Halloween Science

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Boo! Stir up some spooky fun with Halloween science. These quick and easy experiments keep the focus on academics but are full of spooky fun.

Science is a terrific subject to delve further into during Halloween. Halloween science is full of mysterious concoctions, strange spooky sounds and sets a great stage for either demonstrations your kids will never forget or experiments that send shivers up their spines!

spooky Halloween science experimentsHalloween Science Experiments

Three favorite halloween science experiments

  • Making Vampire Blood
  • Boil the Blood
  • Bewitch an Egg

Making Vampire Blood

This Vampire Blood is created due to the interaction between a base and an indicator.

The base in our Vampire Blood is simple powdered dish soap. The indicator used is phenolphthalein, which you can order from a science supply shop or purchase in any drugstore...as a laxative.

Just check the ingredient label, and note that the chocolate kind does not work for this experiment.

An indicator will tell you when and what kind of a reaction has taken place. The phenolphthalein, when in contact with a base, actually changes its molecular structure.

It begins to absorb light and appears pink. The more stronger the base, the deeper the pink.

This is also a great time to talk about different types of bases and acids (two important groups of chemicals). Acids give food a sharp taste (think lemons, grapefruit) and are in your stomach too! Bases dissolve fats and oils (baking soda is one of the few bases we can eat).

Vampire Blood Directions and Student Sheet

Hang on to your blood! Let's make it boil in the next Halloween science experiment.

Make the Blood Boil

Put your fangs on and make that Vampire blood bubble and boil! This vinegar baking soda experiment is a classic but never fails in the entertainment value.

  1. Set your vampire blood in a sink or a pie pan.
  2. Pour in a tablespoon of baking soda.
  3. Add a tablespoon of vinegar, step back and watch the action.

This is a chemical reaction. When the vinegar (acid) comes in contact with the baking soda (base) the molecular structure of both substances breaks down. Hydrogen is released which creates bubbles.

Oxygen and carbon are released too (carbon dioxide), but there isn't a way to tell which is which (or "witch is witch!").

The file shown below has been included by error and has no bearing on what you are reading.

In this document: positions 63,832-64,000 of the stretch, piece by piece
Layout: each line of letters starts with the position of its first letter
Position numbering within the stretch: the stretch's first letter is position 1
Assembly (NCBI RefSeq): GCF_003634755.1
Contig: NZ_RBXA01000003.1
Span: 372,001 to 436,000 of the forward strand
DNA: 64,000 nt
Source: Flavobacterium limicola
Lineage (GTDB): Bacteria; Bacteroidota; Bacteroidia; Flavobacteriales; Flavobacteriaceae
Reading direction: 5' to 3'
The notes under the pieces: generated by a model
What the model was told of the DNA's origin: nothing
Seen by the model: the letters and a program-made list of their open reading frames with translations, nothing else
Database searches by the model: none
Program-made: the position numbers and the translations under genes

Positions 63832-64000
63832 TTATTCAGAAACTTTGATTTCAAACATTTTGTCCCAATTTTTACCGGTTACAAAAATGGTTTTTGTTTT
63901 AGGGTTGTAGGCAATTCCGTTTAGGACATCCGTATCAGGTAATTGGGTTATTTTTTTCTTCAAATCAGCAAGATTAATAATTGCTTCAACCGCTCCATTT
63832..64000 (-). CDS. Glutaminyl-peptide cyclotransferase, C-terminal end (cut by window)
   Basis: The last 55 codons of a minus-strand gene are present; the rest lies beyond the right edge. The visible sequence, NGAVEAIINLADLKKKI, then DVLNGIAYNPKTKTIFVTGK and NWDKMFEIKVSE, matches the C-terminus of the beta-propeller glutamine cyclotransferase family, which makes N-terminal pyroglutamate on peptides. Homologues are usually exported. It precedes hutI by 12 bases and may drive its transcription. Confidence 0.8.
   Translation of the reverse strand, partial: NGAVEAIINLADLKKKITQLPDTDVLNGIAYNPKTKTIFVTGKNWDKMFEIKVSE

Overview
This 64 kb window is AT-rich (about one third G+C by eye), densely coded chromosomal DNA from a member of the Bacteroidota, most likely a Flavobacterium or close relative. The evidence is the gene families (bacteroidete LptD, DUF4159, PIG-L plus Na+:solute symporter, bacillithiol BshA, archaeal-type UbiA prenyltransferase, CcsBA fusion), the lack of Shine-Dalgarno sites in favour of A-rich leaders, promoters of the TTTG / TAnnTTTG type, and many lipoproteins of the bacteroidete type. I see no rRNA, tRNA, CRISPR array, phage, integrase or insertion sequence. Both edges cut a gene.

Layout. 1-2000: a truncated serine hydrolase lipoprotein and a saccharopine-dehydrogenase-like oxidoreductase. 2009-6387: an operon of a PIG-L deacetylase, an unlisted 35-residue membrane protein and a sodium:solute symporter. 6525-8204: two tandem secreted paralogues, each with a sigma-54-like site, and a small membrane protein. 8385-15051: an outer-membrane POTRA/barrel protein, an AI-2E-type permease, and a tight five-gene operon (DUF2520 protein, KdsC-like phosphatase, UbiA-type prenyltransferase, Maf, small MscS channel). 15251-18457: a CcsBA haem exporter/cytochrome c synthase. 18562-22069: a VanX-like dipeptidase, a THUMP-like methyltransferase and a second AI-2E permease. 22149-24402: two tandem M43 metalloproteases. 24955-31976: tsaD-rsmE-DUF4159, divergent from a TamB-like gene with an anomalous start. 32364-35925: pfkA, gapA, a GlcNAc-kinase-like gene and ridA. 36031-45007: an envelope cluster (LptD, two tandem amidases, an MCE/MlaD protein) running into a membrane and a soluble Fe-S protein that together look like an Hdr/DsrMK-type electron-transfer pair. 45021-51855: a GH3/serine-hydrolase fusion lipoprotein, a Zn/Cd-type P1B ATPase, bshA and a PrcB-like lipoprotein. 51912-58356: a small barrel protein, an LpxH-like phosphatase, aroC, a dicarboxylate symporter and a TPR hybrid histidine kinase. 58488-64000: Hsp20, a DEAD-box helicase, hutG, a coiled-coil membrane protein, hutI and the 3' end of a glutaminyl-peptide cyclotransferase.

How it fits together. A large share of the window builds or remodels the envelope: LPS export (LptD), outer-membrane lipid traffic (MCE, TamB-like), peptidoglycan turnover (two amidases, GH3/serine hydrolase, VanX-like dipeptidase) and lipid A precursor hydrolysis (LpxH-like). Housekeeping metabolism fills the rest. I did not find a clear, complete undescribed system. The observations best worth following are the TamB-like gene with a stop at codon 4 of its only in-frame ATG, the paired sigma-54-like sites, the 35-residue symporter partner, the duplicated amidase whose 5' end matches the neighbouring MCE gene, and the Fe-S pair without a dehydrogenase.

Grab the Boiling Blood Scientific Method Sheet

Bewitch an Egg

In medieval times, witches were both feared and revered.  But if local town folks thought you were a witch, it was a dunking and possible drowning in your future!

Of course, now we know that was just plain silly. But, can your students make an egg float in water?

  • It all relates the the density of the water. The density of the raw egg that is inside the shell is greater overall than the density of the water. By adding salt (sugar works too) you can increase the density of the water so the egg will eventually float.
  • What I like about this experiment is that it lends itself well to tracking simple data. Every time a tablespoon of salt is added, it is noted on a T-Chart with a simple "yes" or "no" under the question: Egg Floating? It also is great for drawing and labeling at the end.
  • Expand the experiment to see if the same amount of sugar is needed to bewitch the egg, or if a hard-boiled egg makes any difference.

Here's an easy student sheet to use: Bewitch an Egg Student Sheet

Ask the students to create their hypothesis based on the question written onto the sheet.

The materials you need are: a mason jar, one raw egg, salt, a tablespoon, stirring spoon and water.

Fill the mason jar with water, about 2/3 full.

  1. Gently place the egg into the jar.
  2. Add 1 tablespoon of salt at a time

Have students record every time they add a tablespoon of salt until the egg floats.

Ghost Rockets for Halloween Science Lessons

Ready for more Halloween Science? Ghost Rockets are ready and waiting...

Don't be scared - but your students might be!

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